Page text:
falls in love with a German artist while he drifts about in a city that seems far removed from Big Ben and Buckingham Palace. Te London Etienne gets to know is a city cast in shadow, its inhabitants living in derelict communes, artists
producing the ‘happenings’ of the era.When Etienne finds the frst of three reels of a film made by a Jewish production house in 1930s Germany, he goes in search of the two missing reels. His search takes him to Berlin, at that stage still divided by the Berlin Wall, where the story of a small group of Jewish film makers in Nazi Germany begins to unfurl. Etienne is pulled back to the present and to South Africa when his mother is diagnosed with cancer, but his search for the third reel continues.
Ambitious and cosmopolitan, SJ Naudé’s The Third Reel is an exquisitely wrought, deeply mesmerizing novel.
Phefeni Secondary School. With his classmates, he was among the active participants in the protest action against the use of Afrikaans as a medium of instruction.Contrary to the generally accepted views, both that the uprisings were ‘spontaneous’ and that there were bigger political players and student organisations behind the uprisings, Sifiso’s book shows that this was not the case. Using newspaper articles, interviews with former fellow pupils and through his own personal account, Sifiso provides us with a ‘counter-memory’ of the momentous events of that time.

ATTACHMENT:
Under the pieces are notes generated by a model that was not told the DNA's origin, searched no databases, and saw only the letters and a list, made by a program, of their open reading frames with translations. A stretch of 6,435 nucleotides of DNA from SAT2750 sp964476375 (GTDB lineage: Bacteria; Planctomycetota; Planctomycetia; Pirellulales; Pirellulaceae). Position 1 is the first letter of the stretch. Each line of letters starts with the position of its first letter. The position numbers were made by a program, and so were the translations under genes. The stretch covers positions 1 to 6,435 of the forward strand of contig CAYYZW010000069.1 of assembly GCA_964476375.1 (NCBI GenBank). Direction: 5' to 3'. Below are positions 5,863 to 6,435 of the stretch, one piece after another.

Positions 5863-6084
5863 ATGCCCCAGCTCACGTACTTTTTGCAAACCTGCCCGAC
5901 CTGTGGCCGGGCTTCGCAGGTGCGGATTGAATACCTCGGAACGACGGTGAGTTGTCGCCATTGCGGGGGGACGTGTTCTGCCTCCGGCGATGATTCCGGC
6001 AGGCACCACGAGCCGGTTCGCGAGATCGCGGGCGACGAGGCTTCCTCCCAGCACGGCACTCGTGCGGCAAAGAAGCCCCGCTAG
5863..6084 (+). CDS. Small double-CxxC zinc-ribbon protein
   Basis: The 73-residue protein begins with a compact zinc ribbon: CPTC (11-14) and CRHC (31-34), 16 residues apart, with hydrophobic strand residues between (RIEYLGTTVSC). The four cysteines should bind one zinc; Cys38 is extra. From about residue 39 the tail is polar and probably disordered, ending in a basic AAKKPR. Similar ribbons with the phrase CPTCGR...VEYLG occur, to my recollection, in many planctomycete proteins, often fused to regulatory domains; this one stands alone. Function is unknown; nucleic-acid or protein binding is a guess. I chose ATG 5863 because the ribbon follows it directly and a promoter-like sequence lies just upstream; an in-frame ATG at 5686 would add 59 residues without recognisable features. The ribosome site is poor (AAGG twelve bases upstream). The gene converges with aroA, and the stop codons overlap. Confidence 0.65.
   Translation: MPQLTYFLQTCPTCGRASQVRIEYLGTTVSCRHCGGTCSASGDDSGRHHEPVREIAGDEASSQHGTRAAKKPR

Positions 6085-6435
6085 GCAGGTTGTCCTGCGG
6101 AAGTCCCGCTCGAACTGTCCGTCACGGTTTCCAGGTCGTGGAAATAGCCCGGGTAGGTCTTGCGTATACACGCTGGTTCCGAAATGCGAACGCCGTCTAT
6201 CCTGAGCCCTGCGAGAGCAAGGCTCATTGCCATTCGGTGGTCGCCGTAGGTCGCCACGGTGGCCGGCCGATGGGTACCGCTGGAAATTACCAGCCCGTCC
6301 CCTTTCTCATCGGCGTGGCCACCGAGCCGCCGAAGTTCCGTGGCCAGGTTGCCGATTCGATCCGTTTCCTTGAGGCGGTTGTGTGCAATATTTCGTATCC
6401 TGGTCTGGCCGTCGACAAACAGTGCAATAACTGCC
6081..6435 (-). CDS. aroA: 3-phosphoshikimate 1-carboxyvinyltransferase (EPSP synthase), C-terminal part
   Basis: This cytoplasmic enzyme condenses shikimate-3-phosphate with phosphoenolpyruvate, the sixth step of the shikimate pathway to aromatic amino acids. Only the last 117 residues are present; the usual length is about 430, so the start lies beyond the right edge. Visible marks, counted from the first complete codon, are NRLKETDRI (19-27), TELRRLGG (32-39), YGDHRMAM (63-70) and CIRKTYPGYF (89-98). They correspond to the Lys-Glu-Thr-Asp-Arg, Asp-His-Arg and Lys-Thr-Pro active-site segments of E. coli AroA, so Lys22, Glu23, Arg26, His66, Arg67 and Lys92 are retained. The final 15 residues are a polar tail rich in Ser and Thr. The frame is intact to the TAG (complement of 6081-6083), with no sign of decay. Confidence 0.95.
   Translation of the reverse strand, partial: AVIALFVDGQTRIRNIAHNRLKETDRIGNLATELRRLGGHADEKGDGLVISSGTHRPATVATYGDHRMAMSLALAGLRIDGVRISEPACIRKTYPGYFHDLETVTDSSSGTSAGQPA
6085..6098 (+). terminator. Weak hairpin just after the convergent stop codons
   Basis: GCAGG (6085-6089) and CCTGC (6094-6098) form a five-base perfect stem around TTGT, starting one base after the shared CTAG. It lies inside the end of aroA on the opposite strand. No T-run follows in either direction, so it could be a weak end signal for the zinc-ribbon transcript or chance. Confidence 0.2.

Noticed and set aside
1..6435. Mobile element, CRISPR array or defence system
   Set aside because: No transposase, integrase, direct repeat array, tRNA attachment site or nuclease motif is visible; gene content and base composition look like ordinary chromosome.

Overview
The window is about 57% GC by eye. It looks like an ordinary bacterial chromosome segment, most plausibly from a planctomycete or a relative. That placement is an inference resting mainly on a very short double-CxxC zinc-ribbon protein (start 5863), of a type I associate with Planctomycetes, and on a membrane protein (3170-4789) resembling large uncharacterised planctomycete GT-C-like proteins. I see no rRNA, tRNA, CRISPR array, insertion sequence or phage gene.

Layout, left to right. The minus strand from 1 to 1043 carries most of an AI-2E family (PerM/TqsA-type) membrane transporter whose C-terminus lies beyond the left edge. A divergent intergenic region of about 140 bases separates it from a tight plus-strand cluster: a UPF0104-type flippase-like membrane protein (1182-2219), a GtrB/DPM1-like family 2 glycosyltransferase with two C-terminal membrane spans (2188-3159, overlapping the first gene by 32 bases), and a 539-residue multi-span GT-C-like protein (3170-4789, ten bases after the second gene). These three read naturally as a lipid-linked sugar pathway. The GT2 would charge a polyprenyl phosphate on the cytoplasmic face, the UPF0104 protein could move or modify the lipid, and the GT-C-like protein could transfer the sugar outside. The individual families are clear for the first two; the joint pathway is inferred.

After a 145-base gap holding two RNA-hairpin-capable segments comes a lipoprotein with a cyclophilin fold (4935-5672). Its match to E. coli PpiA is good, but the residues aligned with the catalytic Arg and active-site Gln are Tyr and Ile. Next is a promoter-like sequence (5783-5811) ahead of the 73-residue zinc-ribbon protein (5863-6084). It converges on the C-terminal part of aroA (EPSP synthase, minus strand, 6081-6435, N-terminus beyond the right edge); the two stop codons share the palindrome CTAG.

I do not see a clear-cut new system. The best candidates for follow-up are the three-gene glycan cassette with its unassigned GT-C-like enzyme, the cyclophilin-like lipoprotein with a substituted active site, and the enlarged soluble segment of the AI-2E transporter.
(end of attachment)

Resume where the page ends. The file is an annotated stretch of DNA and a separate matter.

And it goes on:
of covert assassination weapons and the manufacture of chemical poisons designed to be undetectable post-mortem.In 1997, The Truth and Reconciliation Commission (TRC) held a hearing to investigate human rights violations that Project Coast may have been responsible for. The TRC believed that in finding the truth, we would fnd healing and ways to learn from our mistakes. But the hearing into Project Coast was characterised by the non-disclosure of government secrets, corruption and vague recollections from victims and perpetrators – leaving much of what happened a mystery.Dis-eases of Secrecy is a retrospective analysis of Project Coast and shows how South African governments (past and present) have chosen to deal with the issues of biochemical weapons and warfare. It investigates possibilities for understanding the world of politics by examining how Project Coast has been remembered – and, in some instances, forgotten – by African and international governments.Through their first-hand involvement in the investigation spanning over 20 years, the authors examine how the continuing silences, impunities and stories surrounding Project Coast are still relevant for political accountability today.